Parasitic flatworms that have been maintained in different hosts rather than in natural ones have undergone strong morphological changes (phenotypic plasticity) (Mouhaid et al. 1997). S. mansoni adult male worms were bigger in Rattus rattusthan in R. norvegicus (Jourdane & Imbert-Establet 1980) as well as in N. squamipes than in Swiss Webster (SW) mice. Moreover, they presented a shorter distance between suckers and the number of their testicular lobes was enhanced, when an isolate of S. mansoni from N. squamipes has been developed in albino mice (Machado-Silva et al. 1994). In the present study we demostrate the occurrence of phenotypic plasticity in S. mansoni adult worms induced in two host changes: N. squamipes to C3H/He mice and albino mice to N. squamipes.
MATERIALS AND METHODS
Animals - SW and C3H/He mice were supplied by the Animal Facility Center from the Oswaldo Cruz Foundation, Fiocruz, Rio de Janeiro, Brazil, and the laboratory-reared N. squamipes (Ns)by the Laboratory of Biology and Control of Schistosomiasis Mansoni, Department of Tropical Medicine, Oswaldo Cruz Institute, Rio de Janeiro (D'Andrea et al. 1996). The animals were kept in polypropylene cages (40 cm x 33 cm) with stainless steel screened covers. All animals received a well-fed diet for mice (Nuvilab CR1, Colombo, Paraná, Brasil) and water ad libitum. Sacrifice of the animals followed standard ethical procedures for laboratory animals (GV-SOLAS 1985).
Wild S. mansoni population - Twelve N. squamipes were captured in a transmission area of schistosomiasis mansoni in the municipality of Sumidouro, state of Rio de Janeiro, Brazil (22°02'46"S; 42°41'21"W). They were killed under laboratory conditions and perfused for adult worm recovering (Machado-Silva et al. 1994) (Ibama license 061/2003 CGFAU/LIC). This parasite population was termed as SN.
Sympatric laboratory-reared Biomphalaria glabrata snails, measuring 5 mm in shell diameter, were exposed to ten hatched miracidia collected from the rodent's feces. The snails were kept in glass vials with dechlorinated tap water and fed with fresh lettuce (Lacttuca sativa).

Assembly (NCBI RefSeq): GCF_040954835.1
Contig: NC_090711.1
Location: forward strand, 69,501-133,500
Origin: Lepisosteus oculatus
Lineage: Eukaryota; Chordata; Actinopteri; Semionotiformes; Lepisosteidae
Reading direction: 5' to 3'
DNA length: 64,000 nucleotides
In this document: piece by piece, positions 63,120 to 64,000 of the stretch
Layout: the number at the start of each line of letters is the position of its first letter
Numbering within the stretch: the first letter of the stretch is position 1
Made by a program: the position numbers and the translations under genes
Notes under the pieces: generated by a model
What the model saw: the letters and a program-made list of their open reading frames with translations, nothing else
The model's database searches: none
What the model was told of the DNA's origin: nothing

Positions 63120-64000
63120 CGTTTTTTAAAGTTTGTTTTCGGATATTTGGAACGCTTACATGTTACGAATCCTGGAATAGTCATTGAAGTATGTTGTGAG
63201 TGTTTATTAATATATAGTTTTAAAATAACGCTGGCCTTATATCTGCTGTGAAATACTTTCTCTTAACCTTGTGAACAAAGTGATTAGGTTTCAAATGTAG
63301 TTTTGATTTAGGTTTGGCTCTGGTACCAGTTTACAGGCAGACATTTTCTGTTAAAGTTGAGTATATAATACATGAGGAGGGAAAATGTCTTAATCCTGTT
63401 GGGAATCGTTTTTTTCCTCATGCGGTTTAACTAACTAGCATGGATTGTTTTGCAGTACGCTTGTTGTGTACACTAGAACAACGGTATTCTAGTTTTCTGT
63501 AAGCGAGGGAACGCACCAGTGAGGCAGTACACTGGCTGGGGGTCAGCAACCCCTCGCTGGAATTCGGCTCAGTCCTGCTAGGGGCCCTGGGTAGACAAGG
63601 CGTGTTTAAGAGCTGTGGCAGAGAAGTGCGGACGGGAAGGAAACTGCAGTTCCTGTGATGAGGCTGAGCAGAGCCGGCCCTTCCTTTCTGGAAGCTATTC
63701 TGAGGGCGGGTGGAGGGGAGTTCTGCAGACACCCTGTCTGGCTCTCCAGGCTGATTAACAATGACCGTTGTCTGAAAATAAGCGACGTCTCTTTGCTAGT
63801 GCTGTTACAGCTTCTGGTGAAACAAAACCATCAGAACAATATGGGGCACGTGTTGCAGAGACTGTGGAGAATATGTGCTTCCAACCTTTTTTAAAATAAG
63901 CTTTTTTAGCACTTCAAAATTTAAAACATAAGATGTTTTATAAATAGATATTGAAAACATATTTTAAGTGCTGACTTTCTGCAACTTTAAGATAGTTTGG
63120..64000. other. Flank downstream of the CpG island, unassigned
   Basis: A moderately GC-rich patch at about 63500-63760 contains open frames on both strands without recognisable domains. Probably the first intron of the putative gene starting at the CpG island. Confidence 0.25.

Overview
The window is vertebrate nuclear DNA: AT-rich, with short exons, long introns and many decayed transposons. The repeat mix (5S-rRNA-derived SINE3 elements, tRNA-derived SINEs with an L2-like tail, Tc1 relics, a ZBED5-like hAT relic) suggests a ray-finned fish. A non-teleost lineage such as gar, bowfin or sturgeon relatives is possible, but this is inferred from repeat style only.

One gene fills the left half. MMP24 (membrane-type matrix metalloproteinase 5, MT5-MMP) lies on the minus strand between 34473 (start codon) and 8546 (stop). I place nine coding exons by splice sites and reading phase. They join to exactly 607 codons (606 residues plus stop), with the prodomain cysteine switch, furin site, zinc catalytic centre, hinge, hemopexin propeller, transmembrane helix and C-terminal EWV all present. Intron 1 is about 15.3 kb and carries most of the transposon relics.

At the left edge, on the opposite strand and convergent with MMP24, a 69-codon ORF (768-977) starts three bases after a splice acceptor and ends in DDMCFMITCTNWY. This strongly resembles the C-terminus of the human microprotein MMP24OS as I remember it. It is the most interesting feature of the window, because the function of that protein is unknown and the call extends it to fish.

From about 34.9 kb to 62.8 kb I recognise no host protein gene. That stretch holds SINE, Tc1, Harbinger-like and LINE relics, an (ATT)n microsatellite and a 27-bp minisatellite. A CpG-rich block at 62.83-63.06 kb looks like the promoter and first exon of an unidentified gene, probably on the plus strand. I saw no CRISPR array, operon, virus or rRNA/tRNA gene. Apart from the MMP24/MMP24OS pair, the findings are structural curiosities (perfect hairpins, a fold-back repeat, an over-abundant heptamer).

Seven-day-old C3H/He mice were exposed individually to cercariae (n 50) shed by the infected snails. After eight weeks post infection, the mice were killed by cervical dislocation and adult worms were recovered by portal-hepatic perfusion, establishing another isolate designated as SR.
Laboratory S. mansoni population - Laboratory-reared N. squamipes and SW mice (five to six week old) were infected with four different laboratory worm strains that have been maintained for more than five years under laboratory conditions in B. glabrata derived from the respective geographical areas: state of Pará (01°28'03"S; 48°29'18"W), state of Ceará (03°45'47"S; 38°31'23"W), state of Rio Grande do Norte (05°45'54"S; 35°12'04"W), and state of Pernambuco (08°45'48"S; 34°54'47"W). The parasites isolated from N. squamipes and SW were designated as BE/Ns, CE/Ns, CM/Ns, and CMO/Ns or BE/Sw, CE/Sw, CM/Sw, and CMO/Sw, respectively. All populations were routinely maintained in SW mice and B. glabrata snail host at the Department of Malacology, IOC-Fiocruz, Rio de Janeiro, Brazil.
Nine weeks pos-infection, the animals were killed (cervical dislocation) and perfused for adult worm recovering (Smithers & Terry 1965). This set of experiment was regarded as in allopatric condition, because each worm population came from a different geographical area.
Morphometric analysis of adult worms - The worms were fixed in AFA (alcohol 95%, formalin 3%, and glacial acetic acid 2%), stained with chloride carmine, clarified in methyl salicylate and preserved as whole-mounts (Neves et al. 1998).